We all love libraries, but what books do you just NEED to own? Frank coins a new genre, Gwen falls for a book about mistakes, and they both share some deep thoughts about the oxford comma. This Week’s Books: The Grammarians by Cathleen Shine The Other’s Gold by Elizabeth Ames Dreyer's English : An Utterly correct Guide to Clarity and Style by Benjamin Dreyer
Book synergy abounds with two titles that explore the sometimes dark, sometimes funny, sometimes supernatural relationship between parents and children. Plus, a listener question about "leisure reading" proves to be more complicated than it first seems. Books Discussed: Lanny by Max Porter A Life's Work: On Becoming a Mother by Rachel Cusk
This week it's Frank and Gwen's turn in the hot seat. They recently joined the Books on the Subway Podcast with Hollie and Rosy for a discussion about all things books and libraries, and we're bringing you that episode this week. Make sure to check them out at www.booksonthesubway.com.
A look at how some libraries reflect the communities they're a part of through their special collections. Plus, Gwen's son weighs in on a children's book with some very un-scary dragons and Frank dives into some-mind bending stories about alternate realities and the nature of consciousness. This weeks titles: Rise of the Earth Dragon by Tracey West Exhalation by Ted Chiang
Frank and Gwen do a deep dive into their summer reading pick, Mona Awad's new novel, Bunny—a dark satirical take on female friendship, loneliness, desire, and creative writing MFA programs. Alert: spoilers! tons of 'em! Tell us what everybody's talking about in your world of books and libraries! Suggest Hot Topix(TM) by email or voice memo to podcasts[at]nypl.org or call 507-NYPL-LIB.
Do you dog-ear? Use bookmarks or sticky notes? Write notes in margins? Or do you—heaven forbid—underline? We delve deep into the ethical implications of leaving your mark on library books. Plus: two new summer reads and one musical cue. Suggest Hot Topix(TM) or tell us what you think about summer reading! Email podcasts[at]nypl.org or call 507-NYPL-LIB.
To prequel or not to prequel? Frank and Gwen debate the new installment of the Hunger Games franchise and two very different books about life in two very different places. Suggest Hot Topix(TM) or tell us what you think about summer reading! Email podcasts[at]nypl.org or call 507-NYPL-LIB.
What's the opposite of a book slump? We're calling it a flare, and Gwen is on one. She and Frank have a flurry of adult book recommendations, from dystopian novels to innovative science fiction. What we are reading now The Female Persuasion by Meg Wolitzer Red Clocks by Leni Zumas Freshwater by Akwaeke Emezi Semiosis by Sue Burke Neverworld Wake by Marisha Pessl The Sparsholt Affair by Alan Hollinghurst
Another crossover episode with our fine friends from the Overdue podcast! Frank and Gwen join Craig and Andrew in Philadelphia to discuss the 1956 novel Peyton Place. Is it a classic? A soap opera? A groundbreaking statement about sexuality? Is it “ripe, hotly passionate, but fickle” — the first line of the book? You decide. Peyton Place by Grace Metalious More Peyton Place... TV and film available from the Library Unbuttoning America A Biography of Peyton Place by Ardis Cameron The Vanity Fair essay about Metalious that we mentioned Her NYT obituary If you liked this episode, check out our first TLII/Overdue collab: "Lord of the Guys," back in January 2017!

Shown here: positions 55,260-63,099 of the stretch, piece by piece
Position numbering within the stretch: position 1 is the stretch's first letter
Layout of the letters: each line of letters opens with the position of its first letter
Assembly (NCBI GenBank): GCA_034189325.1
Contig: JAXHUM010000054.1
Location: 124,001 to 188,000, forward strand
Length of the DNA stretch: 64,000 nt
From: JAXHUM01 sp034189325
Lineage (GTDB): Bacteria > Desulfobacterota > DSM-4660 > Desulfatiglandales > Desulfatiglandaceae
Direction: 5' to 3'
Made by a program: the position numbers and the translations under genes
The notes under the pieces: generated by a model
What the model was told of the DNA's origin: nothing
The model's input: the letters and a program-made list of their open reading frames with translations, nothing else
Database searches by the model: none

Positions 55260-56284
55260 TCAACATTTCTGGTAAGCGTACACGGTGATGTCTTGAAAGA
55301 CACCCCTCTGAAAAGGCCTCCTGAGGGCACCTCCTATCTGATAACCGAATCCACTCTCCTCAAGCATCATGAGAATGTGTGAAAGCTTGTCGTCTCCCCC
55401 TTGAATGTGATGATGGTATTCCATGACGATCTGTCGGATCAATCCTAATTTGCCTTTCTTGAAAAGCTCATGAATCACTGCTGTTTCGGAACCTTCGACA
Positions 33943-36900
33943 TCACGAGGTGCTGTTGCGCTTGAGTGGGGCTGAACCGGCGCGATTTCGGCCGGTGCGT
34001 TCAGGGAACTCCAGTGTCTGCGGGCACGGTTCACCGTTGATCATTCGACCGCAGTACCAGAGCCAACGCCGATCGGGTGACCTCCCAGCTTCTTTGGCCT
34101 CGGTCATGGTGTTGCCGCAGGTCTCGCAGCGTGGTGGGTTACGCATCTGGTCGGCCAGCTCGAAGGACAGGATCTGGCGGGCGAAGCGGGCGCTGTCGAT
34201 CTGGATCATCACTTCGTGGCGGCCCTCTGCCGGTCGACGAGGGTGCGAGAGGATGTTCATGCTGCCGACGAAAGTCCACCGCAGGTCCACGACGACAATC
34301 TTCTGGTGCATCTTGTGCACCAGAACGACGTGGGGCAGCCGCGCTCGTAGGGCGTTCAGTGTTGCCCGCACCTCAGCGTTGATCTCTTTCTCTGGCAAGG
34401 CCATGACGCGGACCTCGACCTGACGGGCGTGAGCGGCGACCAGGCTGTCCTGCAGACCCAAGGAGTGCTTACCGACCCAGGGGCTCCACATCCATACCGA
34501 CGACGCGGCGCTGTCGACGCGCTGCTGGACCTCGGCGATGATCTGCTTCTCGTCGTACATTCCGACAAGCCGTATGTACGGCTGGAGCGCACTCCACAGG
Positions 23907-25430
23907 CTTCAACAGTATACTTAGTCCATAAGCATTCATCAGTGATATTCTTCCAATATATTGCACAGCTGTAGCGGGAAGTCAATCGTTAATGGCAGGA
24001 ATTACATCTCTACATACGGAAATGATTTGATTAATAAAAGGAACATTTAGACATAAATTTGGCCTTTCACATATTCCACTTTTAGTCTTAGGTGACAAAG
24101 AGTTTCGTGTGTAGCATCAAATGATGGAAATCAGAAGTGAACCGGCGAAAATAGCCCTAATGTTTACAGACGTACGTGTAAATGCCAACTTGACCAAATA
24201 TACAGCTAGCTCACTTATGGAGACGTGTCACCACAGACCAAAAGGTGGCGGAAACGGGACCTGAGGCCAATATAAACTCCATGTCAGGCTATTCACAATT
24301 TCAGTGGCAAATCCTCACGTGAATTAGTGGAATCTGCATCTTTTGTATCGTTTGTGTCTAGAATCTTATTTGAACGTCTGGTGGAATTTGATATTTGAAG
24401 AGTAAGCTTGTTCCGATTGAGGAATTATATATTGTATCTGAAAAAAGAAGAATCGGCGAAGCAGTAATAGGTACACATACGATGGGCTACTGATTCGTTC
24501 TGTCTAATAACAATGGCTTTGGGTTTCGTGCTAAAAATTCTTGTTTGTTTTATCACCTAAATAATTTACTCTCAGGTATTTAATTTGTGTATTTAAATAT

This week we take you back to our first-ever live show, recorded in Frank's very own Jefferson Market Library! Gwen and Frank talk to Eric Klinenberg, sociologist and author of a new book about libraries and social infrastructure. Plus: the audience offers an invaluable assist during the guessing game.
It's the first-ever Reading Challenge episode! Gwen and Frank assigned books to each other to read and discuss on the air. Hijinks ensue...
Harry Potter and the Sorcerer's Stone by J.K. Rowling
Ava Gardner: 'Love Is Nothing' by Lee Server
This episode is brought to you by our soon-to-be-rival podcast, dreamed up by YA librarian Crystal Chen—who's also this week's guest! All rights reserved by her! We talk musicals, poetry, what is really means to create a list of "best" books, and professional development for library staff members.
Gwen and Frank tackle one book that feels comforting and homey; one that's distinctly unsettling; and one that's somewhere in between. Plus: A stranger on the train helps us deconstruct the genius of J-Patt.
Dr. Carla Hayden sits down with Gwen and Frank to discuss what it really means to lead the Library of Congress—which, by the way, isn't only FOR Congress. Plus: lessons she learned from storytime, how she organizes her home library, and the first time she ever saw herself reflected in a book.
It's the 50th anniversary of the Stonewall Riots, and Jason Baumann—NYPL curator and Grand Marquessa of All Things Stonewall—joins Gwen and Frank to discuss the Library's new anthology about the uprising and its role in the LGBTQ civil rights movement. And then he walks us through some yoga breathing, and it's legit.
Aminatou Sow, writer and co-host of the popular podcast "Call Your Girlfriend," talks with Gwen and Frank about poetry, the mental treadmill of the Internet, and her childhood best friend: the librarian.
What makes a place home? Frank follows a book rec from a listener and discovers a powerful memoir that makes him rethink the American dream. Gwen's book is a new fairytale retelling... sort of... that involves feudalism and magical gingerbread and... well, maybe you should just have a listen.